Once again, this round passed smoothly. We finally managed to persuade enough people to drop out and play in a side event. I think many of the players with 0 points weren't really aware of what side events were, and how tournaments generally worked. We explained to them, and some of them joined in, especially the legends members who realized that they get a reduced rate draft!

Round 5

Round 5 produced the line of the tournament. At table 5, the winner would make top 8, the looser wouldn't. So after they'd discussed the situation, one wished the other good luck with the line 'Good luck. In the side events.' It wasn't meant as an insult, it was meant more as 'good luck if you have to play side events'. However, it's not how it came out and the guy saying it soon realized what he'd said and got embarrassed. Thankfully everyone say the funny side, and the game was played out in good spirits. So, the next time you sit down opposite a really good player, try using the opening line of 'Good luck. .... .... In the side events....' :-)

After the round had finished we posted the standing, with a nice line drawn underneath 8th place. However, soon it became apparent that all was not well. One player came to the judges tables and pointed out that his friend who may well have made top 8 wasn't anywhere on the standing print out. The first thing we did was to announce that the standings were incorrect, apologized for any confusion, and took down all the printouts of the standings. We then tried to work out what had happened. We found that the player in question had indeed been dropped out. The result for his last match had been entered, and then at some point after that he'd been dropped out. We used the results entry slips kept from the previous rounds to verify that things made sense, and then re-entered the player into the event.

Unfortunately, this meant that someone who looked like they'd made top 8 wasn't now going to. We called over the player who was previously in 8th place before the mistake was corrected (and thus now in 9th place). Thankfully for us it turned out to be the guy who'd pointed out the mistake in the first place. He first realized something was up when he saw he'd qualified, as they'd worked out that if his friend made it, he wouldn't make it. So, that was a potentially delicate situation that diffused itself.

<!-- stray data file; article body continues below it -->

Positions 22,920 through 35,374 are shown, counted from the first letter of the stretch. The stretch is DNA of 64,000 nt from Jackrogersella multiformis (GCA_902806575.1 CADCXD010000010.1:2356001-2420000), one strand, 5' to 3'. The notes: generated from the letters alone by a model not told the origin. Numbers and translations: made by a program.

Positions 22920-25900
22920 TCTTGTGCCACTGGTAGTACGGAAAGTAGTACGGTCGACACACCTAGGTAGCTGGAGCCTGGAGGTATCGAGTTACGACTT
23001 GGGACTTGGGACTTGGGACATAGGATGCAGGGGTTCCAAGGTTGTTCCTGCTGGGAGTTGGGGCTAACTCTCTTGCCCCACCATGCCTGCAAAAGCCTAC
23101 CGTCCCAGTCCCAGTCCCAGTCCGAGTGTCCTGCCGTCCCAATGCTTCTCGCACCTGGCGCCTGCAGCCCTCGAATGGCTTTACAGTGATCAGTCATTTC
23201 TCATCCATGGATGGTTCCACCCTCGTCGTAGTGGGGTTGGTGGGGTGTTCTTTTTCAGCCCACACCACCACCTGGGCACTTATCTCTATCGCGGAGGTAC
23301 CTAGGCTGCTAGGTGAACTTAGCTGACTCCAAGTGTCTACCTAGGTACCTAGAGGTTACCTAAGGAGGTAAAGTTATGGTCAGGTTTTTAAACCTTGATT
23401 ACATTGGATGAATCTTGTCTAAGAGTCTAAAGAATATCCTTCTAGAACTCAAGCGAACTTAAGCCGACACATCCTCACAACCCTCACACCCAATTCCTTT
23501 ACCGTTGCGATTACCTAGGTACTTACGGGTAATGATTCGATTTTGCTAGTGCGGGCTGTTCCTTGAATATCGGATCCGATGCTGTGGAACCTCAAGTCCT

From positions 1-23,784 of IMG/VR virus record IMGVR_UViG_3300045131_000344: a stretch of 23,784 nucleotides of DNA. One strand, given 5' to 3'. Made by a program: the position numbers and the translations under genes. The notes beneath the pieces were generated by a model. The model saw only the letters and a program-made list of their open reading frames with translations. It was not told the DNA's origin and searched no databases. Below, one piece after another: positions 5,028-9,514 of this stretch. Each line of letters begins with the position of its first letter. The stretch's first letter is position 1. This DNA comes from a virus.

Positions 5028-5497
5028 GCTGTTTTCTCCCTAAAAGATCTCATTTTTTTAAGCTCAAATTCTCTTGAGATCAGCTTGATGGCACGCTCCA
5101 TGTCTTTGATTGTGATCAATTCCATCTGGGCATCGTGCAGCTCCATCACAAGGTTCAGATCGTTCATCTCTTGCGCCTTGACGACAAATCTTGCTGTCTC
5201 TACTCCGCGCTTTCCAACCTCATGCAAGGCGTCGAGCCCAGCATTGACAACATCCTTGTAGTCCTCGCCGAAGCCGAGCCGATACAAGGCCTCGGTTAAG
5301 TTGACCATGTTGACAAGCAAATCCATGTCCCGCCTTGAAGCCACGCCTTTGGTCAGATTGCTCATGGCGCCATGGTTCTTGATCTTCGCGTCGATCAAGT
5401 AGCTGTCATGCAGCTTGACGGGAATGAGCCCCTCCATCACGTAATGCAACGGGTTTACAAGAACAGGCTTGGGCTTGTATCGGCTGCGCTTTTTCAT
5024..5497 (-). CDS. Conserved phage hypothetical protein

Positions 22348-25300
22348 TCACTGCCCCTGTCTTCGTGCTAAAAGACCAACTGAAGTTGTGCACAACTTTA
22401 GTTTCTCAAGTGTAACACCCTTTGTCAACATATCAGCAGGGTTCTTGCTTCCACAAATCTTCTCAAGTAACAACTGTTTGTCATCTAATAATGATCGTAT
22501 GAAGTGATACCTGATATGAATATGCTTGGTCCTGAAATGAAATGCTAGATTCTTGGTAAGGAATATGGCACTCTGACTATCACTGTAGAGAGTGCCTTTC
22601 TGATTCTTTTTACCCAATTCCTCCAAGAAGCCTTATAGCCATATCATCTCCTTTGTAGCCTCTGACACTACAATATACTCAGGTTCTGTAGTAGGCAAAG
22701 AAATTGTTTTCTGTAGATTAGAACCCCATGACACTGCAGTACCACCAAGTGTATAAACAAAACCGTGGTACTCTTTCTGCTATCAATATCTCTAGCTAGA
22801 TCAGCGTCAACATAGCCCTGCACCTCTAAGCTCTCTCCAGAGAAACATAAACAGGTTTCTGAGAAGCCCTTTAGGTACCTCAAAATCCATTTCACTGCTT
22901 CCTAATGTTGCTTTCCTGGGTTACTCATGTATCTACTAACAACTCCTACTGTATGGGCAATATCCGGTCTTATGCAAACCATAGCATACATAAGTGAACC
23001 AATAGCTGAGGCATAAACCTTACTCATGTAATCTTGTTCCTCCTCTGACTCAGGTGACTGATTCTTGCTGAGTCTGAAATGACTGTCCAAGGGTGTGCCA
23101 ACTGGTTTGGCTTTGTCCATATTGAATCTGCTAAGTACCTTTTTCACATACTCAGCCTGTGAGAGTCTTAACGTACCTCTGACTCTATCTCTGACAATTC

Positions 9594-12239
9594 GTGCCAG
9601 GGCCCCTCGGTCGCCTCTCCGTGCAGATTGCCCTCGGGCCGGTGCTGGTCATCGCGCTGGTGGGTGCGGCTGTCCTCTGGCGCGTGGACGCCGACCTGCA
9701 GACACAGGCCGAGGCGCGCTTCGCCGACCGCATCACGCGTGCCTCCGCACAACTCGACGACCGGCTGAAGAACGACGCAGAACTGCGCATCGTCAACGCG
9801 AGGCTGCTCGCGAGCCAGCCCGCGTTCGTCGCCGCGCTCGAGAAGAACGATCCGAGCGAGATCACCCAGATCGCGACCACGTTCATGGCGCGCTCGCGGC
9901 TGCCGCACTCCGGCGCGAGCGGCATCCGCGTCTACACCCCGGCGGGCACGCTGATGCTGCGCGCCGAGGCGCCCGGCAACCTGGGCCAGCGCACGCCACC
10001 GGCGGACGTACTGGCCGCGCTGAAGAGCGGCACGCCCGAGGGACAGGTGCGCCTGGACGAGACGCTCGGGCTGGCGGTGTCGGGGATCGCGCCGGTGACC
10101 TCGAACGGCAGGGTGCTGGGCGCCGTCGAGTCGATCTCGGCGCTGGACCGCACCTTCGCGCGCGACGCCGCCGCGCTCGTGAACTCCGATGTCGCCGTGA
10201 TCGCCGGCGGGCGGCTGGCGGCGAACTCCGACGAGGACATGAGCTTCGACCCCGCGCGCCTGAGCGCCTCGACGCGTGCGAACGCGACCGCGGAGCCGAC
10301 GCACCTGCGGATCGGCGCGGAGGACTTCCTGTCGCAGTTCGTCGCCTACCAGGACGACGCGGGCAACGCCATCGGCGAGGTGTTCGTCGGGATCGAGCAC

Top 8

So, we went into the top 8, having to find 7 people who would qualify for the nationals. As I mentioned before, we ran this as double elimination, with an extra game to decide between 7th and 8th place.

All the top 8 games went very smoothly, with no calls for a judge at all. The players just got on with it, which is always nice.

The most notable event in the top 8 was that the judges ate again... and this time we managed to get food costing a proper amount. While the first round of the top 8 was going on, Gideon popped out to get us some sandwiches. However, he came back with with a couple of fillet steaks... mmmmm.... Steak.... And what's more it cost a firtune... so I finally got an expensive meal of out Wizards :-) All's well that ends well, as they say!


Prizes were given out to the top 16 finishers.

The Welsh Champion and the runner up got free travel and accommodation for the UK Nationals. Top 4 got free Legends membership for a year, and all the top 8 got given t-shirts on top of the cards they won. The guy who ended up coming 8th,and just missing out on the UK Nationals lace also got a load of extra booster to make up for it.

...and finally

After all that, all that was left to do was pack up all the gear, sort out the room, and drive back home again. It all passed uneventfully enough, and I got home just after midnight, so I got a reasonable amount of sleep before having to be at work the next morning.

Thanks for listening, and I hope something inside this report is of some interest to someone, and maybe even of some use to someone.



|         Russell K Bulmer - DCI Level III Judge         |
|             mailto:russell_bulmer@3com.com             |
| DCI Sanctioned Magic Tournaments - Every Tuesday - 8pm |
|  Hemel Games Club - http://www.selune.demon.co.uk/hgc  |